Christopher Hogwood comments:. It is a meditation rather than a drama of personalities, lyrical in method; the narration of the story is carried on by implication, and there is no dialogue. The sources are drawn mostly from the Old Testament. The only true scene of the oratorio is taken from the Gospel of Lukethe annunciation to the shepherds. Occasionally verses from different biblical sources are combined in one movement, but more often a coherent text section is set in different consecutive movements, such as the first " scene ", the annunciation of Christian salvationas a sequence of three movements, recitativearia and chorus.
When Handel composed Messiah in London, he was already a successful and experienced composer of Italian operas. He had started in to also compose sacred music on English texts, such as the Utrecht Te Deum and Jubilate.
He set many oratorios on English libretti. In Messiah he used practically the same musical means as for those works, namely a structure based on chorus and solo singing. Only a few movements are a duet or a combination of solo and chorus. The solos are typically a combination of recitative and aria.
The arias are called Air or Song, some of them have da capo form, but rarely in a strict sense, repeating a first section after a sometimes contrasting middle section. Handel finds various ways to use the format freely, in order to convey the text. The movements marked "Recitative" Rec.
Recitatives marked "Accompagnato" Acc. Handel uses four voice parts in both solo and chorus, soprano Salto Atenor T and bass B. Only once is the chorus divided in an upper chorus and a lower chorus, it is SATB otherwise. The orchestra scoring is simple: oboesstrings and basso continuo of harpsichordvioloncelloviolone and bassoon.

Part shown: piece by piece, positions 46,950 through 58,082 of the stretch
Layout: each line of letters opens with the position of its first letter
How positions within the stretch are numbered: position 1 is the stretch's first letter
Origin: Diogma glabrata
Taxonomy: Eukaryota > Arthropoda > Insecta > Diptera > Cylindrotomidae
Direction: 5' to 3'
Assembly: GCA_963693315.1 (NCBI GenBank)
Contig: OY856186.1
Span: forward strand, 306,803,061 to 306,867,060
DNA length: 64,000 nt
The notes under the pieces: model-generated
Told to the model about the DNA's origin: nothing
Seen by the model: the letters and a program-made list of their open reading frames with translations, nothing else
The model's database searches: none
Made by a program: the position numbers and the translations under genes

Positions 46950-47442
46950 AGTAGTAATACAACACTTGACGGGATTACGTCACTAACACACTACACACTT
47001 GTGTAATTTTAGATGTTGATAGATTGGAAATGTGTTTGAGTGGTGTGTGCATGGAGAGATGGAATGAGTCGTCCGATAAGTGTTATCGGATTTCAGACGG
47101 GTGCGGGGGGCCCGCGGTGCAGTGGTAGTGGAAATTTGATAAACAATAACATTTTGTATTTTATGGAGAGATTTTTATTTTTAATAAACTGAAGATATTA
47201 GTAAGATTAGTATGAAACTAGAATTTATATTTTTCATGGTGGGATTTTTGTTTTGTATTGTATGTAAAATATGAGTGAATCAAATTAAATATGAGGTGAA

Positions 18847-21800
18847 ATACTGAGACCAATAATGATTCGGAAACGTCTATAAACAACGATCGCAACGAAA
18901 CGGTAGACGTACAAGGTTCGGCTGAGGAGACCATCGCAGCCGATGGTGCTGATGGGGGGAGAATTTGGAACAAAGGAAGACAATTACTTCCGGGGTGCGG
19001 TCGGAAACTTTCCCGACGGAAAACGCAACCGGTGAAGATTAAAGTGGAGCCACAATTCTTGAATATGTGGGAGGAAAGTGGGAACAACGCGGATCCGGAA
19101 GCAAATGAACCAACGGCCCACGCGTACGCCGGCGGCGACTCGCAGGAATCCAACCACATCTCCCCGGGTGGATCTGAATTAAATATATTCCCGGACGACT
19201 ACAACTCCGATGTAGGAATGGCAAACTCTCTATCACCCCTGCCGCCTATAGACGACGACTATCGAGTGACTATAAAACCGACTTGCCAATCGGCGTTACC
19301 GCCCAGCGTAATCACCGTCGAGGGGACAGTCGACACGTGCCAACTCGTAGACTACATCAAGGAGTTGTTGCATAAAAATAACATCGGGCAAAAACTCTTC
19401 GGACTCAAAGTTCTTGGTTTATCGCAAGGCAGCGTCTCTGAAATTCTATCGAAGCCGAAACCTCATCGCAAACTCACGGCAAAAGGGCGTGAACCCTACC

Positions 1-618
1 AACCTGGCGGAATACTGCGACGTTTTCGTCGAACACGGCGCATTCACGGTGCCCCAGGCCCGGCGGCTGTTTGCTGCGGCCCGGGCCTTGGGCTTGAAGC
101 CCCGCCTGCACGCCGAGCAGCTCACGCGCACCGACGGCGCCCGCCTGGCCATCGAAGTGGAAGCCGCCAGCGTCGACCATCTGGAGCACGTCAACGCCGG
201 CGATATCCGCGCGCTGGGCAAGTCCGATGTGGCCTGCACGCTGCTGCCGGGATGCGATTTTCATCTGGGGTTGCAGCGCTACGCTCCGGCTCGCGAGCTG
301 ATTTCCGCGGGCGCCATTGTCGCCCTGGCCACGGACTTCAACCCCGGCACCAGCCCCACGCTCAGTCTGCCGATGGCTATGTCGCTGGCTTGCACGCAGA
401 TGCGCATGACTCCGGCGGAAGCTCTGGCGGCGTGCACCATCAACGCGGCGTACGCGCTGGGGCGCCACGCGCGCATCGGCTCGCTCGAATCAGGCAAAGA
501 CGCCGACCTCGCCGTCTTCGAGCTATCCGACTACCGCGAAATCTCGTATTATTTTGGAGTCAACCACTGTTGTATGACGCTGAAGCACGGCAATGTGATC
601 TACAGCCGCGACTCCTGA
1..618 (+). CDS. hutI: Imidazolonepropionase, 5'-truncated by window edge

Two trumpets and timpani highlight selected movements, such as the closing movements of Part II, Hallelujah. Handel uses a cantus firmus on long repeated notes especially to illustrate God's speech and majesty, such as "King of Kings" in the Hallelujah chorus.
The following table is organized by movement numbers. Not counting some short recitatives as separate movements, there are therefore 47 movements. To emphasise the movements in which the oboes ob and the rarely used trumpets tr and timpani ti play, the summary below does not mention the regular basso continuo and the strings in movements. Details on the development of keysdifferent tempo markings times within a movement are given in notes on the individual movements.
Movements originally in Italian It are indicated in the Source column, however the exact origin is supplied in the notes on the movement. Scene 1 is the longest scene of the oratorio and reflects the Passion, in Jennens' words "Christ's Passion; the scourging and the agony on the cross", in nine individual movements, Part II, including the longest one, the Air for alto " He was despised ".